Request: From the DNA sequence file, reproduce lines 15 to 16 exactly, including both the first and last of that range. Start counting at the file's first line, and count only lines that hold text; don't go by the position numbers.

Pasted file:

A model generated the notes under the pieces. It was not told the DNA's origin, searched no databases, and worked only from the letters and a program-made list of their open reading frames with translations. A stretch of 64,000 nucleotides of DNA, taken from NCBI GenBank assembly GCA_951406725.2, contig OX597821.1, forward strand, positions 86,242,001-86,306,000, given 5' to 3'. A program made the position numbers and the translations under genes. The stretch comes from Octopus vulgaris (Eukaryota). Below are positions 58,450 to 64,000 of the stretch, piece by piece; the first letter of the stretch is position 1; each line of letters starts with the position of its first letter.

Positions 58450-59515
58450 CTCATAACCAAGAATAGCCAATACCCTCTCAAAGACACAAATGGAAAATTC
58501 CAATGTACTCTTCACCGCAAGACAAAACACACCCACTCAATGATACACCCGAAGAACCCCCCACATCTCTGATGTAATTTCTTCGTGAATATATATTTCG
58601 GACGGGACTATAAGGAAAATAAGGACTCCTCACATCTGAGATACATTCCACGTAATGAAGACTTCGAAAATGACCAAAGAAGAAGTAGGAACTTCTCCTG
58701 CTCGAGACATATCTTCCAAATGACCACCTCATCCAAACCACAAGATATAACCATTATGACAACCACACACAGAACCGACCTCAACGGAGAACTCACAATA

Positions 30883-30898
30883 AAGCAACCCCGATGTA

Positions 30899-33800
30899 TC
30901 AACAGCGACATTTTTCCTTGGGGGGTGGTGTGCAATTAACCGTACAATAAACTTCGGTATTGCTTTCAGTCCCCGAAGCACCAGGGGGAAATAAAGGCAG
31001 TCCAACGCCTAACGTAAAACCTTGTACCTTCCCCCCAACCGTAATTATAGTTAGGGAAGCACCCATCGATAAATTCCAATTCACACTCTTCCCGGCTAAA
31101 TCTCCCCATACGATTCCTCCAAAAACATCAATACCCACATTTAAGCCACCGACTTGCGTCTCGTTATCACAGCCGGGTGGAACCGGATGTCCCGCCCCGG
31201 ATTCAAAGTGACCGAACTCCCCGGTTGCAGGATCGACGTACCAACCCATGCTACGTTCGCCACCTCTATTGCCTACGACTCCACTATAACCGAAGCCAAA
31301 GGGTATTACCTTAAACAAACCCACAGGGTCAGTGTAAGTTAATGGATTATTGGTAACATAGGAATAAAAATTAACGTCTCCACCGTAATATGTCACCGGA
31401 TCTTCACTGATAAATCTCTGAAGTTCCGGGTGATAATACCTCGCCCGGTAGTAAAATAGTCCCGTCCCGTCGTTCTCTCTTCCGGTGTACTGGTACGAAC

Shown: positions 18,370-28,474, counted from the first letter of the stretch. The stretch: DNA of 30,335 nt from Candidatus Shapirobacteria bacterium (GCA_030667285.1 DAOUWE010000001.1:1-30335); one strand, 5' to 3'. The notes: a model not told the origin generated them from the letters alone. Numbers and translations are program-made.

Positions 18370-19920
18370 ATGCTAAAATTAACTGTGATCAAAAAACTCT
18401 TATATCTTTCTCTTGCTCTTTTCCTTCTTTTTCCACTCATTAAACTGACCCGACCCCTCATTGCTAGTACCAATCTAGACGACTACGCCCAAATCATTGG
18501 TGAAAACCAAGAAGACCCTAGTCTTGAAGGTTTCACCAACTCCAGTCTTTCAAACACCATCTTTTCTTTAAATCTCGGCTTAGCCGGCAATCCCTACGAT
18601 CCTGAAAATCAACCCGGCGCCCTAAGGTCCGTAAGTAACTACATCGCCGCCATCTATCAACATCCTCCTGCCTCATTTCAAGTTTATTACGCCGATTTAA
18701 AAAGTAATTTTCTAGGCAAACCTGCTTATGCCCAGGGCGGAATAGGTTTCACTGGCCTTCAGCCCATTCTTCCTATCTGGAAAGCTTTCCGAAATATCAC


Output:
31301 GGGTATTACCTTAAACAAACCCACAGGGTCAGTGTAAGTTAATGGATTATTGGTAACATAGGAATAAAAATTAACGTCTCCACCGTAATATGTCACCGGA
31401 TCTTCACTGATAAATCTCTGAAGTTCCGGGTGATAATACCTCGCCCGGTAGTAAAATAGTCCCGTCCCGTCGTTCTCTCTTCCGGTGTACTGGTACGAAC